The Lucid Air sedan is expected to be put into production at a plant to be built in Arizona next year.
Electric vehicle company Lucid Motors plans to go public with a combined equity valuation of $11.75 billion and a pro forma equity value of $24 billion through a reverse merger with a blank check company founded by veteran investment banker Michael Klein.
The deal between Lucid, based in Newark, California, and Churchill Capital Corp IV is the largest in a series of such mergers, involving electric vehicle companies and blank check companies (also known as special purpose acquisition companies) or SPACs.
The previous SPAC dealt with electric car startups such as Nikola, Fisker and Lordstown Motors, whose pro forma valuation was less than $4 billion, but Lucid went further than these companies. Lucid will deliver its first vehicle this spring-a luxury sedan called Air.
The transaction will generate approximately $4.4 billion in cash for Lucid̵
CCIV’s stock fell about 30% in after-hours trading to $40.
Lucid is led by Peter Rawlinson, a former Tesla engineering director and automotive industry veteran, who joined the company in 2013 as the chief technology officer, and then appointed the CEO as CEO in April 2019. He will continue to hold these positions after the expected transaction is completed. According to the two companies.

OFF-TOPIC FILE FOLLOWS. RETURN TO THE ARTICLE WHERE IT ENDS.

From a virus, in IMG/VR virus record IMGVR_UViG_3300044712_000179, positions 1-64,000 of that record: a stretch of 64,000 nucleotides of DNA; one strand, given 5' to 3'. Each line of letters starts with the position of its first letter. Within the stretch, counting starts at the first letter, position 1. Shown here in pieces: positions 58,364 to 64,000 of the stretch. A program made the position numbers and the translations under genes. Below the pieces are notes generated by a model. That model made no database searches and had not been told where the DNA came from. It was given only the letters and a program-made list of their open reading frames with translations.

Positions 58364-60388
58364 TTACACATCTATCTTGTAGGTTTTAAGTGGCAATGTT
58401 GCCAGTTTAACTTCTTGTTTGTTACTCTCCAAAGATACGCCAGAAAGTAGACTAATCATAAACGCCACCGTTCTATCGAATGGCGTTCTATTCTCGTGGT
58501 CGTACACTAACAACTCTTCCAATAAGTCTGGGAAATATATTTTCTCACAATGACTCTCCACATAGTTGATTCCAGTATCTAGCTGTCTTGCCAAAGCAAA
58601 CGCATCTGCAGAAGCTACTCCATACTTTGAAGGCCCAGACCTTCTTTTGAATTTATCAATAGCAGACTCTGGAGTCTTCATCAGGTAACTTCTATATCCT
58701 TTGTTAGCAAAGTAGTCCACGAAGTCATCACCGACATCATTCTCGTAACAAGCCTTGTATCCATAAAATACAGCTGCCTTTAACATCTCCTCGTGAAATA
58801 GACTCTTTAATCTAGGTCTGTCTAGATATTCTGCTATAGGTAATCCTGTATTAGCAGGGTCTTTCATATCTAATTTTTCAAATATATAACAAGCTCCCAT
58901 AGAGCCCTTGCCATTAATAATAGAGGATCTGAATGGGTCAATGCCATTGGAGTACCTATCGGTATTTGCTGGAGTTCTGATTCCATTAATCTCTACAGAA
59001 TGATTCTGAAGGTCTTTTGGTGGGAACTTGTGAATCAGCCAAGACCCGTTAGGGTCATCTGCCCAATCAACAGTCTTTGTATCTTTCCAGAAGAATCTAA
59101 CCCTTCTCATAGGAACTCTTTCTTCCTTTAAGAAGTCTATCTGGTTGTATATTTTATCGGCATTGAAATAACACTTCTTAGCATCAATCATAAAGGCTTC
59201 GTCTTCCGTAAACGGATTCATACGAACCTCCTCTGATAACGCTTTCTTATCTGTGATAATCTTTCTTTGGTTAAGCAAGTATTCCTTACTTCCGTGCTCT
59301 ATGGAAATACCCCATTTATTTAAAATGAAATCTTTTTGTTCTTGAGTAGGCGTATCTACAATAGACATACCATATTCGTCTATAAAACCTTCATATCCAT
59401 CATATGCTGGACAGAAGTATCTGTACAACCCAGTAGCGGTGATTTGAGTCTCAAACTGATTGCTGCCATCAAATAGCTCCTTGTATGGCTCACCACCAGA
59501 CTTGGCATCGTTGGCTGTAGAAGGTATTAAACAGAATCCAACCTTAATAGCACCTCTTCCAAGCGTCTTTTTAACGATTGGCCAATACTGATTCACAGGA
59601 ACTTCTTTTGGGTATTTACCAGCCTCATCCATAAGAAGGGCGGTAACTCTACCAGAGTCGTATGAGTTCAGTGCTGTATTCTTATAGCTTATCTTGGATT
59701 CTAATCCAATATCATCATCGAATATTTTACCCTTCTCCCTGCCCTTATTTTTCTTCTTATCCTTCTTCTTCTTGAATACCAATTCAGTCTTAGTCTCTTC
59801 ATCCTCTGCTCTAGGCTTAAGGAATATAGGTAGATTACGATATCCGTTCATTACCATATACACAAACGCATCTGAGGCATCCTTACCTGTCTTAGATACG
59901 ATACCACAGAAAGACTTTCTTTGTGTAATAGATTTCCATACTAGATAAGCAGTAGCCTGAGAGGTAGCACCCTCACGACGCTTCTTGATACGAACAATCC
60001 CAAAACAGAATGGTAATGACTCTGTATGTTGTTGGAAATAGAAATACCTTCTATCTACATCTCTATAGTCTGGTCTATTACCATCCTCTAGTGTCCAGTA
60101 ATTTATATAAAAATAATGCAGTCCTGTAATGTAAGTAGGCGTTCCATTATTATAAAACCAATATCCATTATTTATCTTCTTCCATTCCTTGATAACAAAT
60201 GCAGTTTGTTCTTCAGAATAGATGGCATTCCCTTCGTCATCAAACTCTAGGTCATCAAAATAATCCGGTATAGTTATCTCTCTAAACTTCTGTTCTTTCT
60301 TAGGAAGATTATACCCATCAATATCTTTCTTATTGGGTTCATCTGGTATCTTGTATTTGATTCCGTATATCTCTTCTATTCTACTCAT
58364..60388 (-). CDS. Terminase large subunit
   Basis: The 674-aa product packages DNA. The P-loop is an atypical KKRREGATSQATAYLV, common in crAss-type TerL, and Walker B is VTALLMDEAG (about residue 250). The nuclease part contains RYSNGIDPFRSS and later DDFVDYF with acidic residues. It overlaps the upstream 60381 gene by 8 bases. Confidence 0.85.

Lucid was founded in 2007, formerly Atieva, and is now used by its name in its engineering and technical departments to provide batteries for the electric racing circuit Formula E. The company first focused on battery technology, and then changed its name to an electric car manufacturer in 2016 after Rawlinson joined the company to lead technology development for three years.
Until September 2018, when Lucid received US$1 billion in funding from Saudi Arabia’s sovereign wealth fund, it encountered some difficulties in obtaining funds to fund its plan.
Rawlinson last year described the SPAC deal as making money quickly, but did not have enough capital to bring the vehicle into internal production, which led companies such as Fisker to seek contract manufacturers.
Before announcing the news with Klein, Rawlinson said that the company has the funds to start producing Air at a plant in Casa Grande, Arizona, southeast of Phoenix.
The new funds are expected to help Lucid with expansion plans. Rawlinson predicts that Air will become a catalyst for the future all-electric vehicle lineup, including SUVs that will start production in early 2023 and more affordable cars off the assembly line.
According to the company, Lucid currently has nearly 2,000 employees and is expected to add 3,000 employees in the United States by the end of 2022.
The transaction includes a total investment of approximately US$4.6 billion. Its funding comes from CCIV’s $2.1 billion in cash, as well as Saudi Arabia’s sovereign wealth fund and funds and accounts managed by BlackRock, Fidelity, etc., with fully committed PIPE funds of $25 per share of $15.